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Last Updated: 3 months ago

Possible Interaction: Aspirin and Vitamin E

drug:

Aspirin

supplement:

Vitamin E

Research Papers that Mention the Interaction

Based on the results of the present study and the ATBC Study, we conclude that alpha-tocopherol supplementation may increase the risk of clinically important bleedings, particularly when combined with ASA.
The highest risk of gingival bleeding was among those who took both alpha-tocopherol and ASA (33.4% of probed sites bleeding vs 25.8% among subjects taking neither alpha-tocopherol nor ASA, P < 0.001).
Annals of medicine  •  1998  |  View Paper
Preliminary results show a significant reduction in the incidence of ischemic events in patients in the vitamin E plus aspirin group compared with patients taking only aspirin.
There was a highly significant reduction in platelet adhesiveness in patients who were taking vitamin E plus aspirin compared with those taking aspirin only.
We concluded that the combination of vitamin E and a platelet antiaggregating agent (eg, aspirin ) significantly enhances the efficacy of the preventive treatment regimen in patients with transient ischemic attacks and other ischemic cerebrovascular problems.
The American journal of clinical nutrition  •  1995  |  View Paper
Vitamin E increased the effect of acetylsalicylic acid on neutrophil nitric oxide production 42-fold (P<0.05).
Vitamin E potentiated the antiplatelet effect of acetylsalicylic acid in both whole blood and PRP.
We conclude that vitamin E potentiates the antiplatelet effect of acetylsalicylic acid in vitro, and thus merits further research in ex vivo studies.
Platelets  •  2005  |  View Paper
Vitamin E should not be used in patients who have bleeding disorders or patients on anticoagulants or acetylsalicylic acid (ASA).
MedGenMed : Medscape general medicine  •  2004  |  View Paper
BACKGROUND AND OBJECTIVES The combination of vitamin E with aspirin is becoming an attractive therapeutic approach to prevent thrombotic vascular accidents.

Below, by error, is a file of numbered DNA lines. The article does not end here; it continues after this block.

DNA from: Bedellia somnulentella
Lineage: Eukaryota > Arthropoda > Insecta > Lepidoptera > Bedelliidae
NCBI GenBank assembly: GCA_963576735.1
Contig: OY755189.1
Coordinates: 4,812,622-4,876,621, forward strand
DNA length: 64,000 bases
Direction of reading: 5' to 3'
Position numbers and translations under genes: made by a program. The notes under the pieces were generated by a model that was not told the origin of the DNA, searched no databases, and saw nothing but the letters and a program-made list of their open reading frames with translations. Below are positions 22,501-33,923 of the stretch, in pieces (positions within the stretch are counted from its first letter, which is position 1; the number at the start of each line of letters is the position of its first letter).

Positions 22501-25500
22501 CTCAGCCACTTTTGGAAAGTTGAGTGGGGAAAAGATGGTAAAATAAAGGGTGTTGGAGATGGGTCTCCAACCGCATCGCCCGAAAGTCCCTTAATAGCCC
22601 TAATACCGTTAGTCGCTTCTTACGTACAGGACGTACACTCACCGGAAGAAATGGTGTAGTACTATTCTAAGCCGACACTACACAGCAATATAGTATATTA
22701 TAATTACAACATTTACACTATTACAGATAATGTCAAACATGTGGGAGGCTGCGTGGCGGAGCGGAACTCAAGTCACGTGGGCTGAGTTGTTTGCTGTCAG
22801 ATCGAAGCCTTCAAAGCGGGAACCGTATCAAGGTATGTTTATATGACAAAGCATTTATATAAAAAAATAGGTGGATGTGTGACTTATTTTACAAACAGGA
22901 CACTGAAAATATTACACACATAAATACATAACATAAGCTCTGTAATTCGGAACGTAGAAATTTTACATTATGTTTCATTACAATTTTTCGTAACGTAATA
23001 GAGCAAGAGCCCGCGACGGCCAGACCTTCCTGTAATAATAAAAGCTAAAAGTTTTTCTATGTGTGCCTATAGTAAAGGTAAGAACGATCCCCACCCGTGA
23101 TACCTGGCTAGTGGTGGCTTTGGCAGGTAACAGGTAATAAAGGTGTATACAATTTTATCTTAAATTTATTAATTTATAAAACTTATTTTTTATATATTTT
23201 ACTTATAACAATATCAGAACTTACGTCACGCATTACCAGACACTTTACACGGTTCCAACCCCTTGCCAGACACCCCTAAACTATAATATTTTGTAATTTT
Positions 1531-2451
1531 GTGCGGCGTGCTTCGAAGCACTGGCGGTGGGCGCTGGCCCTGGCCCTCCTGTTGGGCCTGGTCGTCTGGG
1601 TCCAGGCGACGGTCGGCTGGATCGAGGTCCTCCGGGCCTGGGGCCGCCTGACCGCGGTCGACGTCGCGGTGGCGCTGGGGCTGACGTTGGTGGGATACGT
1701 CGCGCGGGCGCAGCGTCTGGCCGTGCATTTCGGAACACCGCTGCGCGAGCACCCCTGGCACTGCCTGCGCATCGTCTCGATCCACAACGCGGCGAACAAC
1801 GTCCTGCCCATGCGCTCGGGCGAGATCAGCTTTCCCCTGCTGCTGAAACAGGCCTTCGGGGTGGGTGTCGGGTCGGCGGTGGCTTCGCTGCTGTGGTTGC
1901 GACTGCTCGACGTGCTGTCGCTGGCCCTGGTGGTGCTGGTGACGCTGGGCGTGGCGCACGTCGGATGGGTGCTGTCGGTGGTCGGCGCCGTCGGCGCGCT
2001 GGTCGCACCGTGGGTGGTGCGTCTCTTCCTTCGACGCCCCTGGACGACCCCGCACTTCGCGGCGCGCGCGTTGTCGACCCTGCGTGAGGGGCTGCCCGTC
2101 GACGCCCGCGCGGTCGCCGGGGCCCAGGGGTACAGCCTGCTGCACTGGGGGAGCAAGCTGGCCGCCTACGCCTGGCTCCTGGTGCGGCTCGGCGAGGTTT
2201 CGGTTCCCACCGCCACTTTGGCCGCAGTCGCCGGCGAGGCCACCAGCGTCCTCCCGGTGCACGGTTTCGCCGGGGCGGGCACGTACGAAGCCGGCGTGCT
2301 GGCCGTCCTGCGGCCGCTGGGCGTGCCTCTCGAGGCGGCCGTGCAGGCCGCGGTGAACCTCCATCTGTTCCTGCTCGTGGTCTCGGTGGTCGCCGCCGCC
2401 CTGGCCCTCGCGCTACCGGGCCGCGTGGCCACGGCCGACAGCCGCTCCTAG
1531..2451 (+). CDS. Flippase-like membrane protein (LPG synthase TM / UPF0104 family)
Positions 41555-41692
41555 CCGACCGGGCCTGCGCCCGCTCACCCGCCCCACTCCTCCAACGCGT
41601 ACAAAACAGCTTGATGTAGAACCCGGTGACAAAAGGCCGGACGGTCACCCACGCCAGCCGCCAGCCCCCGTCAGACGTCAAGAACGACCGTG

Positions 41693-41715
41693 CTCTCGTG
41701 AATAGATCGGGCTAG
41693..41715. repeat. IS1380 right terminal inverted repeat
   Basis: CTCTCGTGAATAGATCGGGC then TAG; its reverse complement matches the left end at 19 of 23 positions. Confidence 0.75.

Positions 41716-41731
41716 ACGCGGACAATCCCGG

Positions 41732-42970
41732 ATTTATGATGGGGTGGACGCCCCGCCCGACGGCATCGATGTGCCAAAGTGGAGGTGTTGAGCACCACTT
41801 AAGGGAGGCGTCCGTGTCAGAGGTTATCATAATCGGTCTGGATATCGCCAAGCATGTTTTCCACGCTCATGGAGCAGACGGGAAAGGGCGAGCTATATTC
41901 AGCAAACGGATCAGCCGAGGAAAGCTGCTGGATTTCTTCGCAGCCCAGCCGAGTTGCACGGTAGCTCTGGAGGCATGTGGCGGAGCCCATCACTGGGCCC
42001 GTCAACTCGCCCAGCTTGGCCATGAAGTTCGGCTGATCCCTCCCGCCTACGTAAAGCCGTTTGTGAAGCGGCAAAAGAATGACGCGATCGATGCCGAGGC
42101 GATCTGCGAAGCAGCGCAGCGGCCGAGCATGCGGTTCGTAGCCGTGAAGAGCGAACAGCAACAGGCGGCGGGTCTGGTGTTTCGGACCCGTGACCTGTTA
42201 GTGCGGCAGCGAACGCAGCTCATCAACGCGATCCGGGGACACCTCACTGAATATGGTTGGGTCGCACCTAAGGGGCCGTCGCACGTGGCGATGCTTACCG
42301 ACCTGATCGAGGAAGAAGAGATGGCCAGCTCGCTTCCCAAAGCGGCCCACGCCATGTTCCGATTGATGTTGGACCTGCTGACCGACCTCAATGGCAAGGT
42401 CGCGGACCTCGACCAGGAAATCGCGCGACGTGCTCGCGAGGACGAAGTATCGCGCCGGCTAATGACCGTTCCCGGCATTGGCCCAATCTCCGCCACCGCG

INTERPRETATION AND CONCLUSIONS These data demonstrate that vitamin E can potentiate the antiplatelet activity of aspirin by inhibiting the early events of platelet activation pathways induced by collagen.
INTERPRETATION AND CONCLUSIONS These data demonstrate that vitamin E can potentiate the antiplatelet activity of aspirin by inhibiting the early events of platelet activation pathways induced by collagen.
In this study we investigated the capacity of vitamin E (50 and 100 M) to enhance the antiplatelet effect of aspirin.
In this study we investigated the capacity of vitamin E (50 and 100 M) to enhance the antiplatelet effect of aspirin.
The combination of vitamin E with aspirin is becoming an attractive therapeutic approach to prevent thrombotic vascular accidents.
This finding provides a rationale for combining aspirin and vitamin E to prevent thrombotic complications in atherosclerotic patients.
Haematologica  •  2002  |  View Paper
When alpha-tocopherol (20 micrograms/ml) and aspirin (0.5 mM), or alpha-tocopherol and the mixture of phosphocreatine (1.5 mM) and creatine phosphokinase (50 U/ml) (CP/CPK) were added to this reaction system, a synergic inhibitory effect on aggregation was observed.
Thrombosis research  •  1990  |  View Paper
Preincubation with the lipoxygenase inhibitor 5,8,11,14-eicosatetraynoic acid (ETYA) completely abolished this arachidonate-induced tocopherol oxidation whereas cyclooxygenase inhibitors (indomethacin and aspirin ) further potentiated tocopherol oxidation , indicating that this oxidation is closely linked with platelet 12-lipoxygenase activity.
The Journal of biological chemistry  •  1990  |  View Paper
The total average PI score of the right and left uterine arteries in groups receiving vitamin E in accompanied with aspirin was lower than the two counterparts significantly (p<0.001).
The total average PI score of the right and left uterine arteries in groups receiving vitamin E in accompanied with aspirin was lower than the two counterparts significantly (p<0.001).
The women receiving vitamin E in accompanied with aspirin had the least mean PI of the uterine artery (p<0.001).
International journal of reproductive biomedicine  •  2017  |  View Paper
These effects could be limited by the use of tocopherol and acetylsalicylic acid.
Annals of agricultural and environmental medicine : AAEM  •  2014  |  View Paper
Vitamin E plus aspirin may increase the tendency to hemorrhage, which makes a lower upper intake level worth consideration.
The American journal of clinical nutrition  •  2001  |  View Paper
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